Google Cleans Up Returns; Yahoo Not So Much

 
 
By Lisa Vaas  |  Posted 2007-11-29 Email Print this article Print
 
 
 
 
 
 
 

Google and Microsoft Live have cleaned up malware-serving domains. But Yahoo is still crawling with it.

Google has cleaned up malware-serving domains that were turning up as highly ranked pages when searching for innocent terms, but as of Nov. 29 Yahoo was still crawling with it.

"I can find thousands of domains serving malware in a matter of seconds with very simple and legitimate searches," done through Yahoo search, Sunbelt Security researcher Francesco Benedini told eWEEK.
Sunbelt President Alex Eckelberry said that Google and Microsoft Live search both seem to have been cleaned up. But Yahoo only contacted Sunbelt to request a list of malware-serving domains on Nov. 29—a full four days after Sunbelt first discovered the infestation.
Sunbelt reported on Nov. 26 that malware, including malicious iFrames, rootkits and fake codecs, was being served up on tens of thousands of sites returned as results for searches on the three most popular search engines—Google, Yahoo and Microsoft Live—for such things as alternate router firmware or "how to for Microsoft Excel." The malware-serving sites are filtering traffic by country, Benedini said. In the United States, the sites are serving fake security applications or fake codec malware, whereas in Italy theyre serving exploits to install dialers and rootkit-based malware. For instance, on Nov. 29 Benedini searched for the word "giubbotto" (Italian for "jacket") in .info domains and found that nearly all of the sites returned by Yahoo redirect to malware.
Click here to read more about a malware blitz served up through DoubleClick. Yahoo appears to have been hit less hard than Google in this most recent round of malware seeding. But that may be due to Google having more quickly indexed these particular malware domains, many of which were either Chinese or posing as Chinese domains, with .cn at their URL end. The recent .cn poisining was only targeted at Google; the results showed up in Yahoo and Live, but nothing would happen if users clicked on them, given that JavaScript code in the sites triggered a malware attack only if the visitor came in from a Google search. Many of the bad domains showing up in Yahoo results have actually been serving malware for some time, Benedini said. But headlines related to the bad .cn domains likely lit a fire under Google, he said, given how quickly the company cleaned up. "Google had more mess to clean up in the first place," Benedini said. "I dont recall Yahoo ever being particularly efficient in cleaning up results from bad domains; most of the ones I showed in the .info [top-level domain] are months old, and have been serving malware for months." Sunbelt contacted Google about the malware-seeding issue on Nov. 26 and talked to Microsoft about it as well; Eckelberry said that the company has been working closely with Microsoft security response engineers on the problem. Yahoo said in a statement that its "very serious about protecting its users from malicious sites on the Web." The statement concluded by saying: "Malware is an ongoing battle for all search engines and Yahoo has processes in place to quickly remove these sites from its index." Microsoft supplied a statement to the effect that it is aware of the issue, is working to rectify the situation and apologizes for the inconvenience. Google had not provided comment by the time this story posted. Check out eWEEK.coms Security Center for the latest security news, reviews and analysis. And for insights on security coverage around the Web, take a look at eWEEKs Security Watch blog.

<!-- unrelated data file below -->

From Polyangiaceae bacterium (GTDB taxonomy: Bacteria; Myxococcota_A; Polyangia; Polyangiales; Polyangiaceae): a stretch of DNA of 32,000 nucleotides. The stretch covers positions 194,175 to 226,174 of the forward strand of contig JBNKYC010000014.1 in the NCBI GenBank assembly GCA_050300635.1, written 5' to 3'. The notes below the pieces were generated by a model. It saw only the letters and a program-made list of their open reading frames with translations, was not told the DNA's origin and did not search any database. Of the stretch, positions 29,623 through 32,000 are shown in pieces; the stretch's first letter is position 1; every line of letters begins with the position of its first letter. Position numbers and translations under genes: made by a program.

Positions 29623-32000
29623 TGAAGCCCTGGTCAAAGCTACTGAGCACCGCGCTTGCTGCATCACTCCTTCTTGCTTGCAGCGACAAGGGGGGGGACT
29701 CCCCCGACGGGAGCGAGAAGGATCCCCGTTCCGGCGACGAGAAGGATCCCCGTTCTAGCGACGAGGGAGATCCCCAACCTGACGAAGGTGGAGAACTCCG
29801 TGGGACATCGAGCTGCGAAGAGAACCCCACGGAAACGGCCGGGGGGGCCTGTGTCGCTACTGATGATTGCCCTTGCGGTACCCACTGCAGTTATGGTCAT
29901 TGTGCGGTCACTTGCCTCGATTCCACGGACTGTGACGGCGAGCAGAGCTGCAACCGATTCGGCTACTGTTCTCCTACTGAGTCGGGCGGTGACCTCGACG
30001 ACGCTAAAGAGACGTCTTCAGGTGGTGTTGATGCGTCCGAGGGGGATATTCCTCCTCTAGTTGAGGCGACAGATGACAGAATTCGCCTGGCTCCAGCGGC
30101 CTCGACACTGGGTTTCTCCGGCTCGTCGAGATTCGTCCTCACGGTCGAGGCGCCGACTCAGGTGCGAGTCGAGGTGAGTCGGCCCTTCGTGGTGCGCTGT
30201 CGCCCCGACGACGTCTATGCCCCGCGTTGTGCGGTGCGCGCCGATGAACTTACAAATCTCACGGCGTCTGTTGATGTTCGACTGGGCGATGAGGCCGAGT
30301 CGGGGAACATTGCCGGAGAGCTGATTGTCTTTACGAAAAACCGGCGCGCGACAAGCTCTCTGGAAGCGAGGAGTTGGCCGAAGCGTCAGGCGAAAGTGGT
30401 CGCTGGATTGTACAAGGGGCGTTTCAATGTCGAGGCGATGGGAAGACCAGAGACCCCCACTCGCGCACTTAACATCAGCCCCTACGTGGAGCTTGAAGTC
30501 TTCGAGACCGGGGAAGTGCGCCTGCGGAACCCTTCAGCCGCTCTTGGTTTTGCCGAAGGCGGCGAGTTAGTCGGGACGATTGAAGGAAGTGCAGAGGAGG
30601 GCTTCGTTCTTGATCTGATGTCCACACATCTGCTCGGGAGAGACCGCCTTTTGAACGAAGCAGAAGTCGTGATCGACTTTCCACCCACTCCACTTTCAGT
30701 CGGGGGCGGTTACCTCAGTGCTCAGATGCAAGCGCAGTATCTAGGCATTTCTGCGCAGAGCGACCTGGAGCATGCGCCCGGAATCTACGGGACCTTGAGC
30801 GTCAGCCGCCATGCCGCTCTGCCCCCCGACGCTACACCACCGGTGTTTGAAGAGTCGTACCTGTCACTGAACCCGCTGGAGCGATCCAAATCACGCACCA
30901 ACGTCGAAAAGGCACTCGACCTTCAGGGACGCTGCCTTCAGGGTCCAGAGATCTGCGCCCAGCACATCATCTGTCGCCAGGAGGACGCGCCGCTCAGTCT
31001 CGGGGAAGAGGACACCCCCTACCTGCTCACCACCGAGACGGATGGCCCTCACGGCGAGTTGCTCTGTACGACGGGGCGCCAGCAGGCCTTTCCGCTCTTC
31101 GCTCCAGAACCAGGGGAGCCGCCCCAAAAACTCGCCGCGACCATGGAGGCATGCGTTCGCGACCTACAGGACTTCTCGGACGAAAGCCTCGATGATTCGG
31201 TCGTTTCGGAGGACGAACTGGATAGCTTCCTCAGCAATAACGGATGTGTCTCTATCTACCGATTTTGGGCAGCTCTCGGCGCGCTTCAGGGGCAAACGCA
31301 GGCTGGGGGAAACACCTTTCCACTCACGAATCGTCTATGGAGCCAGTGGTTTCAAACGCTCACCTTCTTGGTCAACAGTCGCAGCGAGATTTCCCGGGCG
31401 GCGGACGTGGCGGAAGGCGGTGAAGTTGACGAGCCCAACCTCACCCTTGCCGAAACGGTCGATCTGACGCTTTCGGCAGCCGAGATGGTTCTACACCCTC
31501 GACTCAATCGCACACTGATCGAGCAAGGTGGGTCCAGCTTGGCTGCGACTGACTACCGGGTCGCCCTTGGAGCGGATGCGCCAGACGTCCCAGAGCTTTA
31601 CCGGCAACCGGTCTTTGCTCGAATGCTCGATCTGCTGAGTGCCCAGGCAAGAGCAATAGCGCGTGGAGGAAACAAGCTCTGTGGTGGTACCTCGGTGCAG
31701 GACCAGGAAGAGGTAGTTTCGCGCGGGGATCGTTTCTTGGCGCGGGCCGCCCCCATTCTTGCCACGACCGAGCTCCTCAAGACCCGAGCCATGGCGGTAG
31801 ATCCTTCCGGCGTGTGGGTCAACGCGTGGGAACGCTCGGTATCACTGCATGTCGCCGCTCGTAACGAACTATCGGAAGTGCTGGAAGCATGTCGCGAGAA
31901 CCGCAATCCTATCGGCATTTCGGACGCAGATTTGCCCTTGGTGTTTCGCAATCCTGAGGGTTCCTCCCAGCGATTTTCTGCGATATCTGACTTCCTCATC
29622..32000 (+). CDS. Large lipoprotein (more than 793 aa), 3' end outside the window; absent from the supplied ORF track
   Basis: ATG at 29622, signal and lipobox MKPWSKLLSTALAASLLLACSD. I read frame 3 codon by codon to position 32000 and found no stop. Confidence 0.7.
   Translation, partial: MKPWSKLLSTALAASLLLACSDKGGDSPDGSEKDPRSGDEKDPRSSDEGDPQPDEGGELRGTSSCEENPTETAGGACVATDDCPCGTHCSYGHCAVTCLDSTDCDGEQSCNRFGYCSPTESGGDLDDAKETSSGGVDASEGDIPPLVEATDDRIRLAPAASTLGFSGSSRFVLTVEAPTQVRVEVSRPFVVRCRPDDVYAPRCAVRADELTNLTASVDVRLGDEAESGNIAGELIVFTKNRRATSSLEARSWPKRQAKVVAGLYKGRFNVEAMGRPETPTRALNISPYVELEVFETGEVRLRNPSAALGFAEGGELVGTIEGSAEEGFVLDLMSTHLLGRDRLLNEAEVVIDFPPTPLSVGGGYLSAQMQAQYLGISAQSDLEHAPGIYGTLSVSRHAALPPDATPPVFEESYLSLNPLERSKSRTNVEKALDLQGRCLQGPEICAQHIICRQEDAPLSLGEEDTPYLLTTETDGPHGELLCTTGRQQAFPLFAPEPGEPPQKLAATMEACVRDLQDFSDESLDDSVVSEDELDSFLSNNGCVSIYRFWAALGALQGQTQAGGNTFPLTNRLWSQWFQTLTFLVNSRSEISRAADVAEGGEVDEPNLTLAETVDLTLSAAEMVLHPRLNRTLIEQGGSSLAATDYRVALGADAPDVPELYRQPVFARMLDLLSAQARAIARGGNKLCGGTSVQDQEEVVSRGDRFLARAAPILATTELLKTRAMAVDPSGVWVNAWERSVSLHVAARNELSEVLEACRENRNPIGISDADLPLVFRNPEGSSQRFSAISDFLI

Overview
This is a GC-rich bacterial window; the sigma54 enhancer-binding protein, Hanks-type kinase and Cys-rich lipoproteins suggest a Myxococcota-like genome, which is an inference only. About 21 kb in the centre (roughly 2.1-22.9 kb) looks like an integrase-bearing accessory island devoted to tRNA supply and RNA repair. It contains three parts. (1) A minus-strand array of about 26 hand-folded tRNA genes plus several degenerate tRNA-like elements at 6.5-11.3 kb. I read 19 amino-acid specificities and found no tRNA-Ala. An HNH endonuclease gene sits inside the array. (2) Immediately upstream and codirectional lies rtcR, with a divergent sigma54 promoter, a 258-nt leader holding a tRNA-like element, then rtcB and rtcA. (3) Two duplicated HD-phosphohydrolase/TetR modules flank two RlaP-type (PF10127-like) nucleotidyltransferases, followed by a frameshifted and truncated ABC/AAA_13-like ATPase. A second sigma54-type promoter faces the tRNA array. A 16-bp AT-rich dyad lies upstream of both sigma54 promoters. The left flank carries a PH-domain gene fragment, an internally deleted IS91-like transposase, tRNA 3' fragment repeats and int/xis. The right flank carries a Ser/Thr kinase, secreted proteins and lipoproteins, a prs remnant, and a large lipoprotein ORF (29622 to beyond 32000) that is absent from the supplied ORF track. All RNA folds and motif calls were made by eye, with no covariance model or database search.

Lisa Vaas is News Editor/Operations for eWEEK.com and also serves as editor of the Database topic center. Since 1995, she has also been a Webcast news show anchorperson and a reporter covering the IT industry. She has focused on customer relationship management technology, IT salaries and careers, effects of the H1-B visa on the technology workforce, wireless technology, security, and, most recently, databases and the technologies that touch upon them. Her articles have appeared in eWEEK's print edition, on eWEEK.com, and in the startup IT magazine PC Connection. Prior to becoming a journalist, Vaas experienced an array of eye-opening careers, including driving a cab in Boston, photographing cranky babies in shopping malls, selling cameras, typography and computer training. She stopped a hair short of finishing an M.A. in English at the University of Massachusetts in Boston. She earned a B.S. in Communications from Emerson College. She runs two open-mic reading series in Boston and currently keeps bees in her home in Mashpee, Mass.
 
 
 
 
 
 
 

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